14. 14. Timeline of Significant Events Table 4-29: Genesco Inc. Timeline of Significant EventsCrocs Overview Performance Figure 4-28: Crocs, Inc. Total Net Sales, 2004-2008 (in millions $) Table 4-30: Crocs, Inc. Total Net Sales and Year-over-Year Percentage Change, 2004-2008 (in millions $) Sales by Product Figure 4-29: Share of Crocs, Inc. Total Net Sales by Channel, 2008 (%) Sales by Geographic Region Figure 4-30: Share of Crocs, Inc. Total Net Sales by Geographic Region, 2008 (%) Footwear Sales Figure 4-31: Crocs, Inc. Total Footwear Net Sales and Percent of Total Net Sales, 2004-2008 (in millions $) Table 4-31: Crocs, Inc. Total Footwear Net Sales and Year-over-Year Percentage Change, 2004-2008 (in millions $) Brand Portfolio Table 4-32: Crocs, Inc. Footwear Brand Portfolio Timeline of Significant Events Table 4-33: Crocs, Inc. Timeline of Significant EventsChapter 5: Marketplace and Consumer Trends Thriftiness Hot in a Down Economy The Return of the Cobbler Figure 5-1: Total Sales for Footwear and Leather Goods Repair Establishments, 2003-2007 (in millions $) Consumers Cut Back Figure 5-2: Quarterly Retail & Foodservice Sales, 1992-Q1, 2009 (in billions $)
  15. 15. Figure 5-3: Quarterly Personal Consumption Expenditures (PCE), 1992-Q1, 2009(in trillions $)Fashion and Footwear Industries Feeling the PinchFigure 5-4: Quarterly Clothing and Clothing Accessory Store Sales, 1992-Q1,2009 (in billions $)High-End Branded Footwear Toughing it OutConsumer Footwear ExpendituresFigure 5-5: Average Annual Footwear Expenditure Per Consumer Unit: AllConsumers Units, 2003-2007 ($)Table 5-1: Average Annual Footwear Expenditure Per Consumer Unit byHousehold Income Before Tax, 2003-2007 ($)Table 5-2: Average Annual Footwear Expenditure Per Consumer Unit by Age ofReference Person, 2003-2007 ($)Table 5-3: Average Annual Footwear Expenditure Per Consumer Unit by Race orEthnic Origin of Reference Person, 2003-2007 ($)Table 5-4: Average Annual Footwear Expenditure Per Consumer Unit by Region,2003-2007 ($)Table 5-5: Average Annual Footwear Expenditure Per Consumer Unit byEducation Level, 2003-2007($)Kids Footwear Has Built-In Protections38 Million Kids by 1212Figure 5-6: Population Forecast of U.S. Kids Age 3-11, 2008-2012 (in millions)An Influential Force with Buying PowerFigure 5-7: Spending Power Forecast of U.S. Kids Age 3-11, 2008-2012 (inbillions $)Cool Licenses Trump AllFigure 5-8: The Inchworm ShoeKids Express Themselves with Crocs’s Jibbitz CharmsCompany Ethics and Added Values Important to ConsumersGlobal Consumers: Will Spend More on Ethical BrandsGreen Particularly Important to Youth to a (Price) Point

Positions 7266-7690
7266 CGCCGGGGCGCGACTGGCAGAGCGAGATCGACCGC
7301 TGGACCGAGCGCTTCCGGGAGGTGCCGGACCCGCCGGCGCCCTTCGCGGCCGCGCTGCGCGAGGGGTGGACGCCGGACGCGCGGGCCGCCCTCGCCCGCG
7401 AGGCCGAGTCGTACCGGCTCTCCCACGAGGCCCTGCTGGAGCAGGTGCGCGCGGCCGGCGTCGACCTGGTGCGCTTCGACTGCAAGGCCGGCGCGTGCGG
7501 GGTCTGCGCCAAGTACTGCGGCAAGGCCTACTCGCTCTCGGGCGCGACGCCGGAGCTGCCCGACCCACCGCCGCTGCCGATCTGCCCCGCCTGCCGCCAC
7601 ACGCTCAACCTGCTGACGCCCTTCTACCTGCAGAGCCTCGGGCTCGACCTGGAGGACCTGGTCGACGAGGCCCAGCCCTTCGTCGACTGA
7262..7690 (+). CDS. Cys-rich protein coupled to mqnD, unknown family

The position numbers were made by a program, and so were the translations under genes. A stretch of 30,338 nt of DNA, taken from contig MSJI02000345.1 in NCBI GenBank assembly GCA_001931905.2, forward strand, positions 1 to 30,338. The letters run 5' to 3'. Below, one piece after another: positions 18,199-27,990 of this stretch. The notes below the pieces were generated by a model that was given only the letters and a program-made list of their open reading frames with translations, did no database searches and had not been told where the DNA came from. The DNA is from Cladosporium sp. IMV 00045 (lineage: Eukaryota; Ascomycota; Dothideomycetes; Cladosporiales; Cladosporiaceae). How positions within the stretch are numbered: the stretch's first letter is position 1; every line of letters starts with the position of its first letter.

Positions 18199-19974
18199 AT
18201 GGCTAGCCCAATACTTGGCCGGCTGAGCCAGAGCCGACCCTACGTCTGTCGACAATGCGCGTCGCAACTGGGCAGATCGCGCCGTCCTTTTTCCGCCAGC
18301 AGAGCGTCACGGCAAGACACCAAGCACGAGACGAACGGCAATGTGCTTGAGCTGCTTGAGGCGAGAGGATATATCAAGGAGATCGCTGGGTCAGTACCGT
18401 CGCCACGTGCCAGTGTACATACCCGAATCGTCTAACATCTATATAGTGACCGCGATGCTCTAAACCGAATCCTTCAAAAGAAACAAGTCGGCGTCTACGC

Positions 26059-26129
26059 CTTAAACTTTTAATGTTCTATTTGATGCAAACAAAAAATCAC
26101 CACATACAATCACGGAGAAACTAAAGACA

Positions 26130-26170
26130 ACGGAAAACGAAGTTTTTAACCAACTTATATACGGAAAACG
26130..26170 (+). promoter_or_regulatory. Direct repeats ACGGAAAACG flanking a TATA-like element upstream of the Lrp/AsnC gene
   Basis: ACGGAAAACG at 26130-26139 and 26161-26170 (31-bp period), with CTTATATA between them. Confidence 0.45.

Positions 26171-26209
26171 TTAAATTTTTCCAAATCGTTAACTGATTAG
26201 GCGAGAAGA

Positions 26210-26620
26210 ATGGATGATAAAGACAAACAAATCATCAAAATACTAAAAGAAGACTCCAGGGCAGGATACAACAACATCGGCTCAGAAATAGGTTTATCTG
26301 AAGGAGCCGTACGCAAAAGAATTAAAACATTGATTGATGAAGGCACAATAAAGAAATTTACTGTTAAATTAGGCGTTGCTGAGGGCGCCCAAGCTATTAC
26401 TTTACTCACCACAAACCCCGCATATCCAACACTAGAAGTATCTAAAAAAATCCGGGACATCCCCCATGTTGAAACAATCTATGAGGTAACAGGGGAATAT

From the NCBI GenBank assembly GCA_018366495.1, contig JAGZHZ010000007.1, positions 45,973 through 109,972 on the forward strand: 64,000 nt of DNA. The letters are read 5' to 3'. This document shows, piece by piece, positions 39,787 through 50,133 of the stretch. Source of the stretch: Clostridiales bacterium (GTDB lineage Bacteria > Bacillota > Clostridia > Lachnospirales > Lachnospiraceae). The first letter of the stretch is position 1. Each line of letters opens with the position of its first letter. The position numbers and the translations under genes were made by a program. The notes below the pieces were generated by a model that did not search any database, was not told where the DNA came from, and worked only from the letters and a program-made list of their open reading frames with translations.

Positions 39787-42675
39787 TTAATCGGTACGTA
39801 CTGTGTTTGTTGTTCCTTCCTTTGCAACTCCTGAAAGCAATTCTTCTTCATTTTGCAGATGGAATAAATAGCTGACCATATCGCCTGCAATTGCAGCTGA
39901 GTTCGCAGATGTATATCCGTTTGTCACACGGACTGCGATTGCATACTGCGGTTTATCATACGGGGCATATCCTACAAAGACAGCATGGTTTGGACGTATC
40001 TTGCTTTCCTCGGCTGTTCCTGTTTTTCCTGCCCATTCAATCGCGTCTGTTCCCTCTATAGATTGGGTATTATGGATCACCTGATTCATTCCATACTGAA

16. 16. Sustainable Initiatives are Financially Viable Deckers Finds a Simple Way to Sustainability Naturalizer and Dress for Success TOMS Shoes One for One Danner and the Fallen Officers Drive Counterfeiting, a Dangerous Business Staggering Consequences Counterfeit Counter-Intelligence Industry Hopes to See End Depression-Era TaxStyle and Innovation Trends Free to Re-Invent Me Make Me Unique: Personalized Footwear Figure 5-9: Adidas’ Customizable Mi Originals Work Shoes Get the Custom Treatment Emotional Pulls the Shoes Strings Too High End Activity Interchangeable Shoes Figure 5-10: Sandals with Interchangeable Upper or Band Finding Comfort in a Pair of Shoes Comfort versus Style: Footwear No Longer Easily Categorized Shoe Comfort Gets More Accessible Comfort Shoe Brands Break the Mold Figure 5-11: Privo’s Acacia Slip-on with Flex-Fit Figure 5-12: Indigo’s Sweetie Pump with ABS Heel Figure 5-13: Unstructured’s Un.radke Ankle Boot Figure 5-14: Kigo Footwear Fashion Finds Comfort
  17. 17. Figure 5-15: RSVP Lyndsey Cushioned by Foot Petals The Science of Footwear Figure 5-16: Optimus Prime inspired Nike Air Trainer "Transformers" Under Armour Gets Sophisticated Technology Offers Good Shoes and Good Health Better Health Through Earthly Footwear at Sky-High prices Spas, Fitness Experts Saw Opportunity Figure 5-17: Masai Barefoot Technology Kaya Figure 5-18: Fit Flops Sandal Figure 5-19: Z-Coil Freedom Experts Conflicted on Fitness Shoe Promises Fall Footwear Stylings: 1980s Revisited, Strong Embellishments and Colors, Aggressive Heels and Boots, Women’s Footwear Goes Retro, Aggressive Retro Designs Not New A No-Frills Backlash in the Offing?Chapter 6: Marketing Outreach Recession Time to Engage Loyal Consumers Integration Important as Media Preferences Shift Jimmy Choo Takes It Down a Notch More Strategies to Reach Price Conscious Consumers Virtual Marketing and Etail Make Most of Recession Dollars More People Cocooning and Online in Recession All the Simplicity of Email Make Use of Alternative Advertising Media Alternative Media Increasingly Important, Especially Among the Young The Puma Past Masher Behavioral Targeting in Diverse Consumer Market